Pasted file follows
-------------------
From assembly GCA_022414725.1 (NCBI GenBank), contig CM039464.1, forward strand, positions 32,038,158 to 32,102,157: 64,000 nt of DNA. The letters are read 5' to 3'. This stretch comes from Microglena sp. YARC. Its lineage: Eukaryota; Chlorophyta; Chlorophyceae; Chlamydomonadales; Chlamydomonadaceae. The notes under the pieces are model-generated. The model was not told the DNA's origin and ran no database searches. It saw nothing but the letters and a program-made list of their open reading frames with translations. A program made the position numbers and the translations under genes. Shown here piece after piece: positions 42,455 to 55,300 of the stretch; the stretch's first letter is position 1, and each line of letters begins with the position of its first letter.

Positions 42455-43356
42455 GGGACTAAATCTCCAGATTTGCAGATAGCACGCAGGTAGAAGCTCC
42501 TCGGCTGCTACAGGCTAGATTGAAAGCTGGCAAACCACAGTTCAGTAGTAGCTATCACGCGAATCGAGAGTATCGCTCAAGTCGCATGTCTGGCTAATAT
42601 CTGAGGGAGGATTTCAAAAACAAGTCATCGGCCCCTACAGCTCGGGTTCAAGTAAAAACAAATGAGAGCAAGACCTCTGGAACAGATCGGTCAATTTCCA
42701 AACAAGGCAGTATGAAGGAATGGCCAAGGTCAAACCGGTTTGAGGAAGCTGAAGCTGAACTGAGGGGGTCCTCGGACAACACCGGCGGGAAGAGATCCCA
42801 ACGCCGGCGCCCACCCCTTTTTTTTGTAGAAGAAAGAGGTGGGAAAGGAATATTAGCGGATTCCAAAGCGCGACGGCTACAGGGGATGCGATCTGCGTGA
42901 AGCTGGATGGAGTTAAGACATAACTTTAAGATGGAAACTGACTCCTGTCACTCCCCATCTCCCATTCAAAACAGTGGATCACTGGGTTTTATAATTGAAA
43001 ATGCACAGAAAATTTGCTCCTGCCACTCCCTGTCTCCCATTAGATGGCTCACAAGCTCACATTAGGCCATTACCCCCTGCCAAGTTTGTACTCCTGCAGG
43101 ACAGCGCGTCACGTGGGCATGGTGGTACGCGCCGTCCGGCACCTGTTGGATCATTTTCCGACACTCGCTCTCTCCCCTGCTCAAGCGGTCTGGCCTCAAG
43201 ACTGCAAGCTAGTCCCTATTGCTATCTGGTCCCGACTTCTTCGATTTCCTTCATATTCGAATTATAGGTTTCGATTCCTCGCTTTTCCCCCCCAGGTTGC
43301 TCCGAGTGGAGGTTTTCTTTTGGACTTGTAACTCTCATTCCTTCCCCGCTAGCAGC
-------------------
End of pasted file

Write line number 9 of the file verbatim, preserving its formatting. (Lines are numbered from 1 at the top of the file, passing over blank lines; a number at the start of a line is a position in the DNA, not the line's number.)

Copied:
43001 ATGCACAGAAAATTTGCTCCTGCCACTCCCTGTCTCCCATTAGATGGCTCACAAGCTCACATTAGGCCATTACCCCCTGCCAAGTTTGTACTCCTGCAGG